Superresolution microscopy in heart - cardiac nanoscopy
Authors: Kohl T, Westphal V, Hell SW, Lehnart SE
CellNetworks People: Hell Stefan
Journal: J Mol Cell Cardiol. 2013 May;58:13-21. doi: 10.1016/j.yjmcc.2012.11.016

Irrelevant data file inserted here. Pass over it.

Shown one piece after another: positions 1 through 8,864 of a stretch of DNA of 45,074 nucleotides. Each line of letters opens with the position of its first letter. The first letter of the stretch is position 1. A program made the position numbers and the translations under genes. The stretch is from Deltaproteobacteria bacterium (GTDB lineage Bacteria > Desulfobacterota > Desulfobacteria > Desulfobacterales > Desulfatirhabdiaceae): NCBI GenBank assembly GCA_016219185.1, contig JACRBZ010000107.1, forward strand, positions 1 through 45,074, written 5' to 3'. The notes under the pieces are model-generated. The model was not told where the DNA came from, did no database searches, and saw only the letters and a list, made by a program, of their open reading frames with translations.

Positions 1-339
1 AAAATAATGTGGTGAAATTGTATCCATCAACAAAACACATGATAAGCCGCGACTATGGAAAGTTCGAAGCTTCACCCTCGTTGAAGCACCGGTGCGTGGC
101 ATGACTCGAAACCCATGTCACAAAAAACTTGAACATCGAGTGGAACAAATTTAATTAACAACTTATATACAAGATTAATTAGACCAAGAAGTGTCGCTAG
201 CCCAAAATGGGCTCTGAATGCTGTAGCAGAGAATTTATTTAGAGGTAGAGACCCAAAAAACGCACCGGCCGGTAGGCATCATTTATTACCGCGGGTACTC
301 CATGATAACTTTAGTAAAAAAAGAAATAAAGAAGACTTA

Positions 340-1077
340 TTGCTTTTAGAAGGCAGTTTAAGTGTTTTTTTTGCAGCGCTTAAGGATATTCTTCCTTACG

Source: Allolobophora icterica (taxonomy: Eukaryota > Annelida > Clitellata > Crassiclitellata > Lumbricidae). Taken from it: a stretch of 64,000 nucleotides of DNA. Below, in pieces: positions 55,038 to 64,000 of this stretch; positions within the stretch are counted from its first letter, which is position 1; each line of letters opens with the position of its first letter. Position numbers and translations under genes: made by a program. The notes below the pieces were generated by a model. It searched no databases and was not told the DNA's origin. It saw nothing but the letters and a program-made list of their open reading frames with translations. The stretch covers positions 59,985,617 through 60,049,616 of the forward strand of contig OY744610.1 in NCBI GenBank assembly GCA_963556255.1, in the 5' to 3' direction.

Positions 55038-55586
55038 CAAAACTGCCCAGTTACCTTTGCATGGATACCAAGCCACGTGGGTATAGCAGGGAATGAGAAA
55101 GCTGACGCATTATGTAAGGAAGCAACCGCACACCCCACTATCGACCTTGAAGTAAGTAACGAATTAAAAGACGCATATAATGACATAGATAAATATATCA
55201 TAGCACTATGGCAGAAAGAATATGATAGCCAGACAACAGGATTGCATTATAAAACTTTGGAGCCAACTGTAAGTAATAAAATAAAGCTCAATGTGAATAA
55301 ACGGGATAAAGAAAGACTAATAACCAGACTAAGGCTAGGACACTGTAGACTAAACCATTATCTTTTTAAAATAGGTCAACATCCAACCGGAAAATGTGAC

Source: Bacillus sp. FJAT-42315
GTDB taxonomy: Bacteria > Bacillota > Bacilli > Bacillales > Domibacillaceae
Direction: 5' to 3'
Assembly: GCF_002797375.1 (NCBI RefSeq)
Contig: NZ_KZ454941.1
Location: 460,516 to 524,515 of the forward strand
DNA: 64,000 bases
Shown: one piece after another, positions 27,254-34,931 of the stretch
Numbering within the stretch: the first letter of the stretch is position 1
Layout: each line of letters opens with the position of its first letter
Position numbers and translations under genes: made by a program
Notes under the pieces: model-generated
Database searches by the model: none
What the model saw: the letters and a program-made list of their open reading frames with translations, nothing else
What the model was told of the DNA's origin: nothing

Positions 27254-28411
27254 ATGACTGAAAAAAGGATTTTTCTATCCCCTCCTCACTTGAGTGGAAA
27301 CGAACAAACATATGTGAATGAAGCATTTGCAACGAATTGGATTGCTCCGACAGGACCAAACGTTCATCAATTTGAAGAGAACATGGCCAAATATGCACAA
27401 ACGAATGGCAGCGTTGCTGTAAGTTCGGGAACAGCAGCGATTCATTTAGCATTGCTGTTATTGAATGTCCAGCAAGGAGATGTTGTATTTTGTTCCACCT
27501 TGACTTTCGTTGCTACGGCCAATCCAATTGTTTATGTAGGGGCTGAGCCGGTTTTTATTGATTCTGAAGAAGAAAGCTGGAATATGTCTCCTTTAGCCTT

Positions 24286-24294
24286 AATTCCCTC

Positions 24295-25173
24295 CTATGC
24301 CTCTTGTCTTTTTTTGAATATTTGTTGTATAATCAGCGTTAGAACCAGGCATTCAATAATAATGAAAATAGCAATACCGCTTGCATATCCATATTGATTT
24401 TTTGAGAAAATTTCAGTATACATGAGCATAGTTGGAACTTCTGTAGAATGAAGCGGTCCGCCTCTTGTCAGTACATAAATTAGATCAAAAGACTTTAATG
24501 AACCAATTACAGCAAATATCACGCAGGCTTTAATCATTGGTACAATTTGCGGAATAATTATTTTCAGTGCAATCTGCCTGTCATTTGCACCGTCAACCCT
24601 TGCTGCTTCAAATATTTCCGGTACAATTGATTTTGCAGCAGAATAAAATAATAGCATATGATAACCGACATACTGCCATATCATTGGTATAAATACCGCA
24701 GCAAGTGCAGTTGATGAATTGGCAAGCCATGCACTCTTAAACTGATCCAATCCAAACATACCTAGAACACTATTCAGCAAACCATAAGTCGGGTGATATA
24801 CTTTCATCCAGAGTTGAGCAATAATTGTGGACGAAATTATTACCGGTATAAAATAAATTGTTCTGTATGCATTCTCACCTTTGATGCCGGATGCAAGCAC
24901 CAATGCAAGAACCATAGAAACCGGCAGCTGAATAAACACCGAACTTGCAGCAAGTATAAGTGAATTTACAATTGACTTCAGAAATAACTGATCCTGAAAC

Detailed understanding of the adaptive nature of cardiac cells in health and disease requires investigation of proteins and membranes in their native physiological environment, ideally by noninvasive optical methods. However, conventional light microscopy does not resolve the spatial characteristics of small fluorescently labeled protein or membrane structures in cells. Due to diffraction limiting resolution to half the wavelength of light, adjacent fluorescent molecules spaced at less than ~250 nm are not separately visualized. This fundamental problem has lead to a rapidly growing area of research, superresolution fluorescence microscopy, also called nanoscopy. We discuss pioneering applications of superresolution microscopy relevant to the heart, emphasizing different nanoscopy strategies toward new insight in cardiac cell biology. Here, we focus on molecular and structural readouts from subcellular nanodomains and organelles related to Ca(2+) signaling during excitation-contraction (EC) coupling, including live cell imaging strategies. Based on existing data and superresolution techniques, we suggest that an important future aim will be subcellular in situ structure-function analysis with nanometric resolving power in organotypic cells.